“They will say that she’s well protected, just like the rest of my pack.  And you need to speak to Dave and the Templars.” Ian looked ready to shake Darren.  “You’ve just been drugged by an elfen.  What if someone had needed you that night?  What if there had been a demon?  Or a bad haunting?  How about someone possessed that were losing control?  How about one of your flock needing you because they were losing a loved one, or dying?  Something needs to be done.  I’m going to speak with Kieran and Lady Freydis.” He turned towards the door.  “Darren, get on that phone and make some serious calls.  And yes, you can date.” Ian turned back to give Darren a very hard look.  “As long as it all stays respectful.  And at least your mouse problem is getting dealt with.” Ian waved at a skeletal hand which was scuttling past with a small, furry shape impaled on its middle finger, before sweeping out, slamming the door behind him. 

Darren watched the hand dive behind the heavy bookcase in the corner and decided that he could shelve that problem.  He turned towards Jasmine who was looking smug.

“So, are we meeting for coffee?” Jasmine asked.

“I’m taking you to dinner, tomorrow night, no arguments.” Darren said.  “Wear something nice but not too fancy.  And then we can come back to the vicarage and work on those papers like we should have done that night.”

“Just work on the papers?” Jasmine asked carefully.

“We can take a few breaks.” Darren said, suddenly feeling energised.  “Now, I need to make some calls.”

Dave parked the car and looked at Luke sitting next to him.  “We don’t have a legal leg to stand on.”

Luke shrugged.  “Ian asked nicely.  And from what Callum said, being a stray is tough.  He was probably desperate.  And at least he’s not on drugs.”

“So we’re just dealing with a desperate werewolf, not a drugged up and desperate werewolf.” Dave sighed.  “If it comes out, the police could still be called in.  You know, they won’t ignore it.  They treat a crime as a crime.”

Luke grimaced.  “Ian may be able to speak nicely to Ms Royston, but let’s worry about what could happen later.  Let’s just deal with what’s happening now.  As far as anyone can tell, it’s the first time he’s crossed a line.  We may be able to put him on the right path.”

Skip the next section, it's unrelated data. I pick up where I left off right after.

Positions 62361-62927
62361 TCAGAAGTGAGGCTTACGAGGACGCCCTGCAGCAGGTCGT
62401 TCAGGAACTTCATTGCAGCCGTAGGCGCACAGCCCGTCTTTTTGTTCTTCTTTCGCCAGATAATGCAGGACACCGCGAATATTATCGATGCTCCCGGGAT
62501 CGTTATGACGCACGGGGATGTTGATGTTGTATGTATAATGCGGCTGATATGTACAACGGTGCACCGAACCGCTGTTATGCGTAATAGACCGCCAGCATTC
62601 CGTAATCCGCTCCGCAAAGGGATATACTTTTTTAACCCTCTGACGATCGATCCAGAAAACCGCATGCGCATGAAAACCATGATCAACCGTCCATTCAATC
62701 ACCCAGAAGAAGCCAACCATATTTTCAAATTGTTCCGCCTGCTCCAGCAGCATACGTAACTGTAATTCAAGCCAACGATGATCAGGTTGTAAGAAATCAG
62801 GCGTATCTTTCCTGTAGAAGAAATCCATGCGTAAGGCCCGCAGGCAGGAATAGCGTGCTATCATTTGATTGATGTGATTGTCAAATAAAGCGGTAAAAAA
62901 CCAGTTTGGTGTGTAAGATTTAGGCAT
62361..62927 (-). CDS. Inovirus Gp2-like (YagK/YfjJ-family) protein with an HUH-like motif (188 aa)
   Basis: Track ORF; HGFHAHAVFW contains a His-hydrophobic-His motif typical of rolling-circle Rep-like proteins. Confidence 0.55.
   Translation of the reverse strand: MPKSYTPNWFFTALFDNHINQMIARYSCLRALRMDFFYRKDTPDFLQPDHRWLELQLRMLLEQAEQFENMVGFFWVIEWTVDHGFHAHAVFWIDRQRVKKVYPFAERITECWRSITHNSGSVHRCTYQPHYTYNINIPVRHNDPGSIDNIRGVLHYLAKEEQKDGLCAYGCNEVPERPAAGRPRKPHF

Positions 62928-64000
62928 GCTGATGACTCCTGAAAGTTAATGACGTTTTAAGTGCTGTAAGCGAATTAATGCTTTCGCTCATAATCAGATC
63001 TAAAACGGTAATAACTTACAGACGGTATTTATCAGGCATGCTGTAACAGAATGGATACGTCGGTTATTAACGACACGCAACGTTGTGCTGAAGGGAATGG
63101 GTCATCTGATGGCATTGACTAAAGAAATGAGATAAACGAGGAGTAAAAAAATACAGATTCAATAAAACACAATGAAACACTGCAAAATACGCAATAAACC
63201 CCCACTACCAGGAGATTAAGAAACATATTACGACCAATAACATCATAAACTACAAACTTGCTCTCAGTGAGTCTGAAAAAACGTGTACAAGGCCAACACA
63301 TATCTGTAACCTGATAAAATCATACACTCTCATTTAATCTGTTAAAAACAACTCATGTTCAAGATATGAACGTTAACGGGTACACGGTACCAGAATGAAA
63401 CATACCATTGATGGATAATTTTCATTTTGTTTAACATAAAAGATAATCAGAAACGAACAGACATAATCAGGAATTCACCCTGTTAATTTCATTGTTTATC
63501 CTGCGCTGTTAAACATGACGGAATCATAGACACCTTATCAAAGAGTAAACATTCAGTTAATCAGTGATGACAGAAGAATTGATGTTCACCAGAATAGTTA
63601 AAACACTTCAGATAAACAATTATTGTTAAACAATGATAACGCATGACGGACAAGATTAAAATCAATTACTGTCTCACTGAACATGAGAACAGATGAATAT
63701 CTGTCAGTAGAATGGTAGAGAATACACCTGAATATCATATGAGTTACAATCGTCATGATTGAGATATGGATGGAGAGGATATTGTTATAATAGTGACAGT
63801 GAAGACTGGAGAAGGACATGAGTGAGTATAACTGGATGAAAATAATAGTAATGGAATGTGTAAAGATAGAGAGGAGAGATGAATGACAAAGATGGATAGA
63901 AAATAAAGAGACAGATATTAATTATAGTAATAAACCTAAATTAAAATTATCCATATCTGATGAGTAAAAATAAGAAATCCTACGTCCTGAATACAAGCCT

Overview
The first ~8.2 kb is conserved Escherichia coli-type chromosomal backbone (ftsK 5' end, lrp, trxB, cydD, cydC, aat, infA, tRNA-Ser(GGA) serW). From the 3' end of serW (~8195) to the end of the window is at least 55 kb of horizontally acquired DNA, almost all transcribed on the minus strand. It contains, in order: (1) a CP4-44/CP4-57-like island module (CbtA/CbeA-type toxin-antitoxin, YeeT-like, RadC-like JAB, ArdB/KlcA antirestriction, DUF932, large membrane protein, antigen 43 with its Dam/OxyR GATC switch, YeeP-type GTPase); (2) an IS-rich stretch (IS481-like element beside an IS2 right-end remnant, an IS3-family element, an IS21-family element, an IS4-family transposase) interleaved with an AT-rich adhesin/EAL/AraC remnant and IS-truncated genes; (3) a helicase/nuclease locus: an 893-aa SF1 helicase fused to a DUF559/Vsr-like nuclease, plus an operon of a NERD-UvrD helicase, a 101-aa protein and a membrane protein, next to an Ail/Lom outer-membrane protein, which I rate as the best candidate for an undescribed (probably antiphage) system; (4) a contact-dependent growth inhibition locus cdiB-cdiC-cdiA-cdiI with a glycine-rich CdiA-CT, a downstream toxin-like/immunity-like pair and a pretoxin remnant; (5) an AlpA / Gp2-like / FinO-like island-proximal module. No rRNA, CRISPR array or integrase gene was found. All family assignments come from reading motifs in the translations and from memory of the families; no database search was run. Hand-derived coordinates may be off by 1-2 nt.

“If anyone can, Ian can.” Dave said.  “He handed out a few lessons to Callum and he takes no nonsense.” He sighed.  “Let’s get on with it.”

The two men left the car, looking around carefully.  It wasn’t a bad part of town, but it wasn’t the best.  Dave locked the car and walked up to the flats.  The buzzer system was broken and someone had helpfully propped open the entrance.  Dave raised his eyebrows and eased inside.  Luke checked behind him and followed Dave.

The flat they were looking for was up echoing concrete steps and Dave and Luke didn’t bother trying to hide their approach.  Werewolves had notoriously sharp ears, even in human shape.  Dave ignored the bell and rapped on the door.  It echoed.  There was a long pause and then the door opened. 

The man the other side was not what Dave expected.  For one thing, he was barely a man, looking in his late teens or early twenties, his straight brown hair hanging limp around his thin face and the t-shirt and jeans hanging off his skinny frame.  And he looked far too nervous to be the expert stalker who tailed a business man to and from his date with his mistress.  Instead he looked like he was waiting for the next kick.  Dave could understand why Ian wanted to give him a chance, but he had learned never to trust a werewolf in loose clothing. 

“Hi, my name is Dave Kinson, this is Luke Fawcett.  May we come in?” Dave stepped forward with assurance, not giving the young werewolf a chance to reply.  Dave glanced around the bedsit.  There was no-one else in the shabby space.  Luke strode over to the door to the small bathroom and glanced in.  He looked back at Dave and shook his head.  No-one else was around. 

“Do I know you?” The lad cleared his throat.  “I mean, I think you should leave.”

“You’re Trent Robson, aren’t you?” Dave said.  “And you’ve been a naughty boy.  Have you handed over the photos yet?”

“I don’t know what you mean.” Trent backed away.  “If you don’t leave, I’ll call the police.”

“Go ahead,” Luke said calmly.  “It’s Tim Pierce who deals with non-normals.”

Trent sagged.  “Who are you?”

“We’re paladins, but we are here because Ian Tait asked us nicely.” Dave said.  “He’s asked us to give you a chance.” He exchanged a glance with Luke.  “So, tell me all about it.”

“Do you know how hard it is to get a job without the proper ID?” Trent asked.  He sat down, hopelessly, on his unmade bed.  “And no experience?  And I daren’t ask for references.”

“Your pack got scattered, didn’t it?” Dave asked as he walked over to the window and checked outside.  “There was a dispute over leadership.”

Trent shrugged.  “I thought it would be okay.  I’d heard Old Phineas talk about York having opportunities to work below the radar, so I came up here.” He looked between the two stern faced men.  “But it wasn’t as easy as I thought it would be.  Listen, it was good money, and no-one would get hurt.”